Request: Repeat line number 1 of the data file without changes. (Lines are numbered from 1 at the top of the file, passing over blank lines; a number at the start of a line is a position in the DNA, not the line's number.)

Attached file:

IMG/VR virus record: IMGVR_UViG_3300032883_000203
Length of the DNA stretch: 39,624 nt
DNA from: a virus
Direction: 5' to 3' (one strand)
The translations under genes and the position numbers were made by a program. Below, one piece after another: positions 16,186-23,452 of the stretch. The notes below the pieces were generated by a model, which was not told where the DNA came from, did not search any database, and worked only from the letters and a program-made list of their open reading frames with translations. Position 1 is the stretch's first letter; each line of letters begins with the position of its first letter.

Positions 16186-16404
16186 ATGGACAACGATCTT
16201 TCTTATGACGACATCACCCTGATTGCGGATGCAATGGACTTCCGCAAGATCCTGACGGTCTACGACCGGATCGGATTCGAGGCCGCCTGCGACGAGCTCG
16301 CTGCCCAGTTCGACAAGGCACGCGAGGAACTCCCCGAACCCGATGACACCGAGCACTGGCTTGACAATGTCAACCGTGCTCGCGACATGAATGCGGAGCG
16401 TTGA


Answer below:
IMG/VR virus record: IMGVR_UViG_3300032883_000203